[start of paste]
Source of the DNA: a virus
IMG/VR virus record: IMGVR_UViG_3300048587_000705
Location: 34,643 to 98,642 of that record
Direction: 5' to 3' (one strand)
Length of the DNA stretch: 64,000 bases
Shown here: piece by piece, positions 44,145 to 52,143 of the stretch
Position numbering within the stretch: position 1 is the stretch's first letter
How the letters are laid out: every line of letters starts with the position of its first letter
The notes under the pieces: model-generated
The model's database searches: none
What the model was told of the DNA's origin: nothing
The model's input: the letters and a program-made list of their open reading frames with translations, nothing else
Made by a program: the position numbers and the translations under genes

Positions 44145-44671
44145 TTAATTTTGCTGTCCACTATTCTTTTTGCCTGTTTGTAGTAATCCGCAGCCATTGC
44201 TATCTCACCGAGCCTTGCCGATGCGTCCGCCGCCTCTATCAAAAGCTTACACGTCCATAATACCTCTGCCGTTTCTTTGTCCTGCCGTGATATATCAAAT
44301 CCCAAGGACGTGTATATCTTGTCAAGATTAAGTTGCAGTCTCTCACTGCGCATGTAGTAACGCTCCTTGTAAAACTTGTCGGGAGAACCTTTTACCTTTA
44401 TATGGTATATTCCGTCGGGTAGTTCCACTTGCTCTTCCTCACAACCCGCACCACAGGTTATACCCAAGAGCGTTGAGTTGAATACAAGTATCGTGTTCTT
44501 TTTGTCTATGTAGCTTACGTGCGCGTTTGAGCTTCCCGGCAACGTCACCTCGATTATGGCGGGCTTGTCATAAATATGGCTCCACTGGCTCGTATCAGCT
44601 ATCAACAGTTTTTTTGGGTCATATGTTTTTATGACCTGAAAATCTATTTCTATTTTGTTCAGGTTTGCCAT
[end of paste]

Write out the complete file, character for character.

Source of the DNA: a virus
IMG/VR virus record: IMGVR_UViG_3300048587_000705
Location: 34,643 to 98,642 of that record
Direction: 5' to 3' (one strand)
Length of the DNA stretch: 64,000 bases
Shown here: piece by piece, positions 44,145 to 52,143 of the stretch
Position numbering within the stretch: position 1 is the stretch's first letter
How the letters are laid out: every line of letters starts with the position of its first letter
The notes under the pieces: model-generated
The model's database searches: none
What the model was told of the DNA's origin: nothing
The model's input: the letters and a program-made list of their open reading frames with translations, nothing else
Made by a program: the position numbers and the translations under genes

Positions 44145-44671
44145 TTAATTTTGCTGTCCACTATTCTTTTTGCCTGTTTGTAGTAATCCGCAGCCATTGC
44201 TATCTCACCGAGCCTTGCCGATGCGTCCGCCGCCTCTATCAAAAGCTTACACGTCCATAATACCTCTGCCGTTTCTTTGTCCTGCCGTGATATATCAAAT
44301 CCCAAGGACGTGTATATCTTGTCAAGATTAAGTTGCAGTCTCTCACTGCGCATGTAGTAACGCTCCTTGTAAAACTTGTCGGGAGAACCTTTTACCTTTA
44401 TATGGTATATTCCGTCGGGTAGTTCCACTTGCTCTTCCTCACAACCCGCACCACAGGTTATACCCAAGAGCGTTGAGTTGAATACAAGTATCGTGTTCTT
44501 TTTGTCTATGTAGCTTACGTGCGCGTTTGAGCTTCCCGGCAACGTCACCTCGATTATGGCGGGCTTGTCATAAATATGGCTCCACTGGCTCGTATCAGCT
44601 ATCAACAGTTTTTTTGGGTCATATGTTTTTATGACCTGAAAATCTATTTCTATTTTGTTCAGGTTTGCCAT